The quest for the next big thing has always been the driving force of global development, be it in the social, economic or industrial sectors. The industrial sector is always at the forefront of such developments, owing to its access to advanced technology and the availability of high investments to implement and experiment novel ideas.
The most recent concept of Industry 4.0 revolves around integrating information technology and operational technology with near-real-time connectivity in the factory to provide actionable intelligence to decision-makers. However, Industry 4.0 relies heavily on automation and has been intimidating workers on factory shop floors. Frost & Sullivan envisions a futuristic scenario of the next big thing—Industry 5.0, which will bring back empowered humans to the shop floor.
At the core of this concept are new business scenarios aided by advanced technology themes, focused on delivering individually tailored customer experiences. The individual definition of products, services and solutions will fuse into one and create Industry 5.0—the era of experience.
In Industry 5.0, customer aspirations will drive the market interests toward hyper customization. Each individual product will be unique to its intended customer and manufactured accordingly. To cater to the trend of “batch size one,” manufacturers will have large, robotized intelligent factories positioned around the globe to manufacture the basic design of the product in bulk. The basic, semi-finished material will then be sent to local factories, where the final stages of the product will be completed using manual labor. This style of distributed supply chain coupled with the gig economy will transform the existing nature of jobs, and industries will experience it firsthand. While the explosion of data will create new employment opportunities associated with data monitoring and control, job roles on the shop floor will evolve and integrate multiple skill sets into one. Roles such as machine maintenance and quality assurance will merge into plant operations and become one job. This will require employees to be trained in multiple and diverse job roles. Additionally, Industry 5.0 will enable day-to-day products to comprehend and respond to the end-user’s requirements through edge intelligence. With Industry 4.0, products were enabled only to collect usage data, track usage patterns and transmit it to the observer but had limited actionable intelligence built into them. Supported by fast connectivity, Industry 5.0 products can optimize their performance and deliver maximum efficiency throughout the lifetime of the product.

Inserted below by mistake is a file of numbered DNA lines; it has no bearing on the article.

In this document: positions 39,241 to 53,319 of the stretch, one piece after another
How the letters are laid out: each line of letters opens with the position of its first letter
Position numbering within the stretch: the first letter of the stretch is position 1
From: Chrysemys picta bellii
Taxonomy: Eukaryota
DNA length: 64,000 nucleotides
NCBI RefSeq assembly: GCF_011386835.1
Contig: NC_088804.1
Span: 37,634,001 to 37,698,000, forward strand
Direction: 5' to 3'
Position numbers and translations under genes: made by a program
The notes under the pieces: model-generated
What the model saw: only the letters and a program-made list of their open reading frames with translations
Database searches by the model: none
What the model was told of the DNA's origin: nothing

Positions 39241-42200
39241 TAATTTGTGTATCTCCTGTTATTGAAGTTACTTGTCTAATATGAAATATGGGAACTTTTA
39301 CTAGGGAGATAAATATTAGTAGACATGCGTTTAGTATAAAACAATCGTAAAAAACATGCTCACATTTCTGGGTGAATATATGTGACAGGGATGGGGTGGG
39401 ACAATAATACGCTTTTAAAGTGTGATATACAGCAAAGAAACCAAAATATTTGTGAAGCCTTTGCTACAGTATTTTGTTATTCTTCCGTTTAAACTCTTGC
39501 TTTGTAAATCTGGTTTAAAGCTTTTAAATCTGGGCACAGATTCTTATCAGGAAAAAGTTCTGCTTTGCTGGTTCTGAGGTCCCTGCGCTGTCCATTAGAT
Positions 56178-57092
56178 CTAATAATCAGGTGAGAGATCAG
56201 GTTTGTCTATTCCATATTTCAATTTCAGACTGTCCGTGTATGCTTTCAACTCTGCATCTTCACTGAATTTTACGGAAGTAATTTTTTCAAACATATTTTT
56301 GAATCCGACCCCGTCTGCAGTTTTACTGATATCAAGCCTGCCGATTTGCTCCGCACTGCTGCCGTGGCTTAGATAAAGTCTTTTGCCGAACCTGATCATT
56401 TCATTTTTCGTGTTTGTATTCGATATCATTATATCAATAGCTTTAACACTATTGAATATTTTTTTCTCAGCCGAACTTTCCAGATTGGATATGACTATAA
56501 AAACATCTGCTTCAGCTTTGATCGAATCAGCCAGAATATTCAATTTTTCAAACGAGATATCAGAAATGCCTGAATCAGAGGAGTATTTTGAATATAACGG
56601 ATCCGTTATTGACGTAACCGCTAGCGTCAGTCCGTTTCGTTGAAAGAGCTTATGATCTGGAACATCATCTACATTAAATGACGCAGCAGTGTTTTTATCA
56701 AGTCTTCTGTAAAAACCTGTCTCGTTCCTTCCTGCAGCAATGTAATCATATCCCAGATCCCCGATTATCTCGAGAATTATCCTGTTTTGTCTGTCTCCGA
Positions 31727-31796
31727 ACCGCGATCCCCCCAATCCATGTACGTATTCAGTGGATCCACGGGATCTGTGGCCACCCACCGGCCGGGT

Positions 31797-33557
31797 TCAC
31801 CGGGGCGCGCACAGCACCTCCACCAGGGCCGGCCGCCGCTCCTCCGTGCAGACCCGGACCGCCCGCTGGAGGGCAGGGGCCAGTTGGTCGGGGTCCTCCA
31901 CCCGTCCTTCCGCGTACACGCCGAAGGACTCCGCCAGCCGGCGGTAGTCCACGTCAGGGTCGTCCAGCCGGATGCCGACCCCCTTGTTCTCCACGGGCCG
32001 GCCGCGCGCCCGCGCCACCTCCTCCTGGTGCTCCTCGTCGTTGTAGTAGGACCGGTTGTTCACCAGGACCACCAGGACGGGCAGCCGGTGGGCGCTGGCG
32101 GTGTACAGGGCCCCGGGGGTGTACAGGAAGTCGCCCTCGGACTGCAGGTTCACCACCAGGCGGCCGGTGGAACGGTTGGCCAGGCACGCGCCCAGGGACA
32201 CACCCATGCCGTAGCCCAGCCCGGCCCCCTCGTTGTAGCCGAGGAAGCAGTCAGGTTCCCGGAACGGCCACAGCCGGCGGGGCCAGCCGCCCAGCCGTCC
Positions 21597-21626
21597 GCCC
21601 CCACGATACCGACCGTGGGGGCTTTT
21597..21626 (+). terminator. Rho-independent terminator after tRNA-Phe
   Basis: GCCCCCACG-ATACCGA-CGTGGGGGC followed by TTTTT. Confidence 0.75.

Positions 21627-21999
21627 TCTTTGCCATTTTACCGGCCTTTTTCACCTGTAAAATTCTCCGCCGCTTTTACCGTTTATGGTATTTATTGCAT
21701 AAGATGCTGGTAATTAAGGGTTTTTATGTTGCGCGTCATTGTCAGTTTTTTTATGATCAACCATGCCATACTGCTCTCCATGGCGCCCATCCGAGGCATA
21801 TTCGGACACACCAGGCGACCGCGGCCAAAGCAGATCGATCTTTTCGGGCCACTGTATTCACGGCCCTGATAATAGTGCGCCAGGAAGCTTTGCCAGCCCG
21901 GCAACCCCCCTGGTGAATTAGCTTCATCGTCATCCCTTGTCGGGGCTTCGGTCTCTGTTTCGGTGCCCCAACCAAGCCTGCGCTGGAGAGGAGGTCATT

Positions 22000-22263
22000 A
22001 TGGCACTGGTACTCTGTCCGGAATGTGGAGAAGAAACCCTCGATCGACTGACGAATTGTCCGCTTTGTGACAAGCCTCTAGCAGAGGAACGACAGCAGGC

Industry 5.0 is a model of the next level of industrialization characterized by the return of manpower to factories, distributed production, intelligent supply chains and hyper customization, all aimed to deliver a tailored customer experience time after time.
Join Aroop Zutshi on 26 November 2019, 15:20-15:40 CET, in Forum, Hall 3 at SPS 2019, where he will deliver a presentation on the subject of the Fifth Industrial Revolution titled:
“5IR: The Emergence of an Experience-Driven Manufacturing Economy. Future is Digital, Smart, Flexible and Intuitive.”
To participate or find out more about this presentation or research, contact Magdalena Ford, magdalena.ford[at]frost.com.
Visit Frost & Sullivan’s Exhibition Stand 1-168.
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